The Discovery chapter offers insight into Adventureland, Old Key West, Wilderness Lodge, River Country, Fort Wilderness, Typhoon Lagoon, Disney Springs, it’s a small world, much of Epcot and most of Animal Kingdom. As with the other chapters, there are quotes and fascinating anecdotes from key figures, such as Aunty Kau’i, the longtime cultural ambassador and educator at the Poly.
The chapter about and concept of Tomorrow is perhaps more clearly defined, with a clear focus on futurism and space. This is unsurprisingly home to Tomorrowland, Spaceship Earth, Horizons, Contemporary Resort, and the infrastructure that underpins the complex grid of the Vacation Kingdom of the World–transportation, energy, Utilidors, DACS Central, and more.
If you’re looking for a compendium of all things Walt Disney World, these chapters might disappoint. There’s nothing encyclopedic about this (that book already exists), which is the type of thing you’d typically find in a more straightforward souvenir book.
Thankfully, the authors eschew such an approach in favoring of offering interesting insight, anecdotes, and morsels of information that you otherwise might not know. For example, there’s no scene-by-scene description of Mickey’s PhilharMagic, but there is a tidbit about Tinker Bell originally being the “featured foil” rather than Donald Duck. This is then a jumping off point for a longer passage about the long-extinct Mickey Mouse Revue. The Many Adventures of Winnie the Pooh fans (do they exist?) might be disappointed that it’s only given passing mention over the course of a couple pages about Mr. Toad’s Wild Ride.
You won’t be lost if arriving to this book with zero familiarity with Walt Disney World, but there’s definitely some background knowledge that’s assumed throughout the book. This is necessarily the case, as the authors are tasked with the formidable challenge of distilling 50+ years of history, parks, attractions, resorts, and more into a little over 300 pages. Without question, the approach they took was the right one.
Ultimately, A Portrait of Walt Disney World: 50 Years of The Most Magical Place on Earth is the best book about the Vacation Kingdom of the World and one of the highlights of the entire 50th Anniversary celebration. While there are a number of excellent topical titles focused on something specific, nothing before has tackled Walt Disney World as a whole with such interest and insight. This is Walt Disney World’s “Nickel Tour,” which is the highest praise possible. It’s going to be the souvenir that creates new lifelong fans among Walt Disney World first-timers, and the spark that sets young kids on a lifelong career path.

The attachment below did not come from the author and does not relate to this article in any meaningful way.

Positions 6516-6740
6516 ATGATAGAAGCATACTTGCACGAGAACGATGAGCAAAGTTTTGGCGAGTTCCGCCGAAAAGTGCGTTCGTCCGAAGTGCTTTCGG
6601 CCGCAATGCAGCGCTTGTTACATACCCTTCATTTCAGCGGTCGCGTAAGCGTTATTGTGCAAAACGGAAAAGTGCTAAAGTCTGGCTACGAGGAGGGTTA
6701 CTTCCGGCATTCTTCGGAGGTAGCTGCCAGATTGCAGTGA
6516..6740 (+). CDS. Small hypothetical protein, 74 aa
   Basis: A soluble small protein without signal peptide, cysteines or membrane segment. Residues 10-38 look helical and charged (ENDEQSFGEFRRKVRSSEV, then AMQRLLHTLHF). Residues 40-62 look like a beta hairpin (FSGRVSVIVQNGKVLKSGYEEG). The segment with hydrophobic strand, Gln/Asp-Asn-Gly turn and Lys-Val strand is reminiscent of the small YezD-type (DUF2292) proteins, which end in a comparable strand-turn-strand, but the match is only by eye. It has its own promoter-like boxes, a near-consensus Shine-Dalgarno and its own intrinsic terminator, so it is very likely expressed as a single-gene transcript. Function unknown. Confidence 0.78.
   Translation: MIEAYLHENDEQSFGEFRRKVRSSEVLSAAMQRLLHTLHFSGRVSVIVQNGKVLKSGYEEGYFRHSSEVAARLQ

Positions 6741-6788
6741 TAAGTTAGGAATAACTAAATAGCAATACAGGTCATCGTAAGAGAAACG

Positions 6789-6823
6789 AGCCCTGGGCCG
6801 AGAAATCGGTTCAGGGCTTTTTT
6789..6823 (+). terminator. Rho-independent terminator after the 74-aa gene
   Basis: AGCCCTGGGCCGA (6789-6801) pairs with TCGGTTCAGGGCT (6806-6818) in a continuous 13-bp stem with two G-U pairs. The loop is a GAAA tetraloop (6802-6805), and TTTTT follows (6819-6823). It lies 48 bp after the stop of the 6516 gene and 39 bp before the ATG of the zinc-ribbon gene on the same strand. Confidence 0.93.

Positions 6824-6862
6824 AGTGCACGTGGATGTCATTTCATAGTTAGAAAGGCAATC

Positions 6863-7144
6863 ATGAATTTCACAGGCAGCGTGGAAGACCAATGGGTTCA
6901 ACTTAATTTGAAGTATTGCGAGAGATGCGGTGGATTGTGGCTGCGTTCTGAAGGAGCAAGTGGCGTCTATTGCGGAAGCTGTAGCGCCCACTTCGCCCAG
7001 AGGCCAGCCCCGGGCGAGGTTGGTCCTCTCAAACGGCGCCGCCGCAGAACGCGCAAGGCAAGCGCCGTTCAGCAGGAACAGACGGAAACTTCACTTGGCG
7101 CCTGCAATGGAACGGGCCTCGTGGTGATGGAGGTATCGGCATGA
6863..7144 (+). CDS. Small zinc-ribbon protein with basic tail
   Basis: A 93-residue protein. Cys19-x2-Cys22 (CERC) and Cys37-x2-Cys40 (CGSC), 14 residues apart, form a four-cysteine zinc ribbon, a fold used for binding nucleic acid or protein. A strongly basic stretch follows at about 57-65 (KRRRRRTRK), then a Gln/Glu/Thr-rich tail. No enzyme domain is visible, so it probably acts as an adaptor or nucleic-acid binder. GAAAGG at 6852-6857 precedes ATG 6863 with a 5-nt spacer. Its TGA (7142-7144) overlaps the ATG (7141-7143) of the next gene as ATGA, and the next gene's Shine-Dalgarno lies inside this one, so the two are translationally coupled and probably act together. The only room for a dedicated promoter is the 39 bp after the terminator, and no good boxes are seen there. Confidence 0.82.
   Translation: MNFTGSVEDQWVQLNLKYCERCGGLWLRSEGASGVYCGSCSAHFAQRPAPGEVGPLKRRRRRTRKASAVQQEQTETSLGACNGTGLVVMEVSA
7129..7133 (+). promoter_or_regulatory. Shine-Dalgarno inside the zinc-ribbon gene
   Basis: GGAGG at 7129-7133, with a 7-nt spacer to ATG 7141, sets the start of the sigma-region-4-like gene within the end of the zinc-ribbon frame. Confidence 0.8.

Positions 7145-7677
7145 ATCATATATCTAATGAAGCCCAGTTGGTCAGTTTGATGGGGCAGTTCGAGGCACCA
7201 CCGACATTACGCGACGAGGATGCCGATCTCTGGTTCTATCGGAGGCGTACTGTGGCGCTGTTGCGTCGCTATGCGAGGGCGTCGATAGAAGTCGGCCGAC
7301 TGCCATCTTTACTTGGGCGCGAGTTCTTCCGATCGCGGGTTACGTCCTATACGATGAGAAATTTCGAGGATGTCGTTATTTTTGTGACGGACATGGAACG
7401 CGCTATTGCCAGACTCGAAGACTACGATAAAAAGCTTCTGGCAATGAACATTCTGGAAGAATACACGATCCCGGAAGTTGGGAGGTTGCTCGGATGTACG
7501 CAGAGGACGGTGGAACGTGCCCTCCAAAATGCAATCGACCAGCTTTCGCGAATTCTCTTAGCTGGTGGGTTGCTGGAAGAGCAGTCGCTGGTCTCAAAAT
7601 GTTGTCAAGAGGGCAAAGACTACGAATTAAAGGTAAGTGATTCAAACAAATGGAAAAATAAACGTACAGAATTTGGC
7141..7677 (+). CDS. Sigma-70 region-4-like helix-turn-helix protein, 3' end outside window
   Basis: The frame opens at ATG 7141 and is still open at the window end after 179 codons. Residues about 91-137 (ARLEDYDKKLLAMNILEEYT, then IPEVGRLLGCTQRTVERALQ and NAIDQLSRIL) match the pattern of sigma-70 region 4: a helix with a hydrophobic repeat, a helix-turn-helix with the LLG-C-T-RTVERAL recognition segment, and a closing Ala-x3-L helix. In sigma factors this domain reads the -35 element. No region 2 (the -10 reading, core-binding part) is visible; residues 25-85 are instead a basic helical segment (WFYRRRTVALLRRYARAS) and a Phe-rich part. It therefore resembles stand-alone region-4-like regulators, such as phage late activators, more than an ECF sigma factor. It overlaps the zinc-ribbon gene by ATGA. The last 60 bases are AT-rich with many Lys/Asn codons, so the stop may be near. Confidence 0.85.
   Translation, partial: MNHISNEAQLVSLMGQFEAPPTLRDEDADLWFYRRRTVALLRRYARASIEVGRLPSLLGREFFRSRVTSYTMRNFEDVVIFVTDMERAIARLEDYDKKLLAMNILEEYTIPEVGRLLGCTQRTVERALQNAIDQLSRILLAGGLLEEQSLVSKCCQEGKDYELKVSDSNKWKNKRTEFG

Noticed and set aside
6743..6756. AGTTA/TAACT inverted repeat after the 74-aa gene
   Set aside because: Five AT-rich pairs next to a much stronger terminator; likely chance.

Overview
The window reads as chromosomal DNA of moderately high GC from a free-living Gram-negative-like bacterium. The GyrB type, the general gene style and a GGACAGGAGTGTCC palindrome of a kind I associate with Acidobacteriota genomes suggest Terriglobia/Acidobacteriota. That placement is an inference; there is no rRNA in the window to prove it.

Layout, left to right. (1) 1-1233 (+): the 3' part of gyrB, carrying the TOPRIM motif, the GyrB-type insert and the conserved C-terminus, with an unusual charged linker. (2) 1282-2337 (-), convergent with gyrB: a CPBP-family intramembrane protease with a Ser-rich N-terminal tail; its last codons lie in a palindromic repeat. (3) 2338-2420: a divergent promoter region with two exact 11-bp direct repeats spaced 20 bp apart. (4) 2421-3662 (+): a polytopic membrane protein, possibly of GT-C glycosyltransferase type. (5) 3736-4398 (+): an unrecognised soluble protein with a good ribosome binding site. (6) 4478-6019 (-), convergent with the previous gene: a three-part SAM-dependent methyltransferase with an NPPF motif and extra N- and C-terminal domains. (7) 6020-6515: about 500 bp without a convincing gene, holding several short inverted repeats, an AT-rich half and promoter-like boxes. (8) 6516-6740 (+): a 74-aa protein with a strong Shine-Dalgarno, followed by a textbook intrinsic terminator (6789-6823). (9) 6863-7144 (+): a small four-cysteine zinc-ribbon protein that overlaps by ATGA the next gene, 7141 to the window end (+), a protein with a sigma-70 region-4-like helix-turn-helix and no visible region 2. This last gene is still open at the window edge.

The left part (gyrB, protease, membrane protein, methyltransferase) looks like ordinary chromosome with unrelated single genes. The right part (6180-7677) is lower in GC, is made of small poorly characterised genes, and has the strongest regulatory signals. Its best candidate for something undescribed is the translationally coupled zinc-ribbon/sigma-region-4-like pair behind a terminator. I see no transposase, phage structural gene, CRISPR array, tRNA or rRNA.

This is an incredible testament to authors Kevin Kern, Tim O’Day, and Steven Vagnini. It’s evident their goal was a book by fans, for fans–and that’s exactly what they accomplished, while also making it easily accessible. The authors managed to take such a sweeping subject and present it in “something for everyone” format. Whether you’re after a coffee table book with beautiful art and photos or a riveting read about the history of Walt Disney World, this has you covered. As should be evident from my effusive praise, A Portrait of Walt Disney World: 50 Years of The Most Magical Place on Earth is an absolute must-buy for all fans of the Florida parks.
A Portrait of Walt Disney World: 50 Years of The Most Magical Place on Earth retails for $60 and is available from Amazon.com, in the parks, and at independent booksellers. It is frequently sold out online and at Walt Disney World, and often backordered on Amazon. We highly recommend buying is ASAP if you want it in time for Christmas. Click here to purchase A Portrait of Walt Disney World: 50 Years of The Most Magical Place on Earth. We receive a small commission from your purchase, so buying through that link helps support the site!
Have you read or perused or A Portrait of Walt Disney World: 50 Years of The Most Magical Place on Earth? Do you agree or disagree with our review? Any questions we can help you answer? Hearing your feedback–even when you disagree with us–is both interesting to us and helpful to other readers, so please share your thoughts below in the comments!